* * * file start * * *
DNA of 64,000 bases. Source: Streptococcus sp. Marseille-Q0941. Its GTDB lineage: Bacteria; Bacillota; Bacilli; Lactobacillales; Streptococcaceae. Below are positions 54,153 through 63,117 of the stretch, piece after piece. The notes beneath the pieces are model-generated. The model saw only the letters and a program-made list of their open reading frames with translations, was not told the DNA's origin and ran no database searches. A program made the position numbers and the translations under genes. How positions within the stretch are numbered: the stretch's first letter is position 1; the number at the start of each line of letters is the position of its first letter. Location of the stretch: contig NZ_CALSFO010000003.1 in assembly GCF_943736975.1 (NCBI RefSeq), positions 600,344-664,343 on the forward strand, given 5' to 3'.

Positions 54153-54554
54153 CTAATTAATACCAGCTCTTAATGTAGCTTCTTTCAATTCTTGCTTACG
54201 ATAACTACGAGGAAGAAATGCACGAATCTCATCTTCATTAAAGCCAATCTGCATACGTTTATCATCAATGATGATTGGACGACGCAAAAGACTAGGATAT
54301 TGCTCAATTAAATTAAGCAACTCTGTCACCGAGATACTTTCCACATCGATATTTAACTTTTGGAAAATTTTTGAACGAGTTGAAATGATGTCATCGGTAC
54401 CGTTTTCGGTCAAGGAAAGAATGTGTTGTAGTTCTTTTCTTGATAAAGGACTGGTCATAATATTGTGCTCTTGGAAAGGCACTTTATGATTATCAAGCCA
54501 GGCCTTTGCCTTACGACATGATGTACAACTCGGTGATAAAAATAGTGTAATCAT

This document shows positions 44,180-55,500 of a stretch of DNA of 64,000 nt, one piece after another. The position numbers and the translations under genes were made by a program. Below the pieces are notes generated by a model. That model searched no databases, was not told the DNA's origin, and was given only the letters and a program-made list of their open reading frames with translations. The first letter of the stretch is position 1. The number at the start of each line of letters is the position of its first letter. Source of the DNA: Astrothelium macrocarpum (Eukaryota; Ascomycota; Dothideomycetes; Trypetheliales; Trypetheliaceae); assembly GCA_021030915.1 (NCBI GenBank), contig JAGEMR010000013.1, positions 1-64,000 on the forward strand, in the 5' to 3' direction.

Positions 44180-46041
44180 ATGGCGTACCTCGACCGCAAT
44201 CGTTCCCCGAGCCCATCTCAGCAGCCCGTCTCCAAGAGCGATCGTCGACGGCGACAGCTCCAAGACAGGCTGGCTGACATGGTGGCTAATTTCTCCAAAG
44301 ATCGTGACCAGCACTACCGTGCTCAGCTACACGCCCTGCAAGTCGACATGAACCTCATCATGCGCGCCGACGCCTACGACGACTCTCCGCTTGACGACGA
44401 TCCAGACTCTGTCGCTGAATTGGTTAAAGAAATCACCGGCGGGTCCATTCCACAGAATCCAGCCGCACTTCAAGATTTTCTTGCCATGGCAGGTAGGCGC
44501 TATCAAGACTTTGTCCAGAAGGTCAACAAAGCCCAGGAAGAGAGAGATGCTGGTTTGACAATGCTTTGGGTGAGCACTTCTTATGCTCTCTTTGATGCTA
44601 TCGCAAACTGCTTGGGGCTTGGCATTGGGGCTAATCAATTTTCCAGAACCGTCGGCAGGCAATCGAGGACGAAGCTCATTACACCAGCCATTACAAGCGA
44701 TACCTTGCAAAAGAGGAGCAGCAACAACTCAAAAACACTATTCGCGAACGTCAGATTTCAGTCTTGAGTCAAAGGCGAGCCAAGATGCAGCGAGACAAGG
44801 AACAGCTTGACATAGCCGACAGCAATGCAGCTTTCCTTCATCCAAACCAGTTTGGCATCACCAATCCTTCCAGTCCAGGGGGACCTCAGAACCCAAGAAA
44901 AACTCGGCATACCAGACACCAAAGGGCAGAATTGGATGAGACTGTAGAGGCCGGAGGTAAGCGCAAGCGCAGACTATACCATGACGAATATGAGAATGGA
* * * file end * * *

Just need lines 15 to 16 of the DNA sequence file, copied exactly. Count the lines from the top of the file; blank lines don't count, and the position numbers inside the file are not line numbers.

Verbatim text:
44601 TCGCAAACTGCTTGGGGCTTGGCATTGGGGCTAATCAATTTTCCAGAACCGTCGGCAGGCAATCGAGGACGAAGCTCATTACACCAGCCATTACAAGCGA
44701 TACCTTGCAAAAGAGGAGCAGCAACAACTCAAAAACACTATTCGCGAACGTCAGATTTCAGTCTTGAGTCAAAGGCGAGCCAAGATGCAGCGAGACAAGG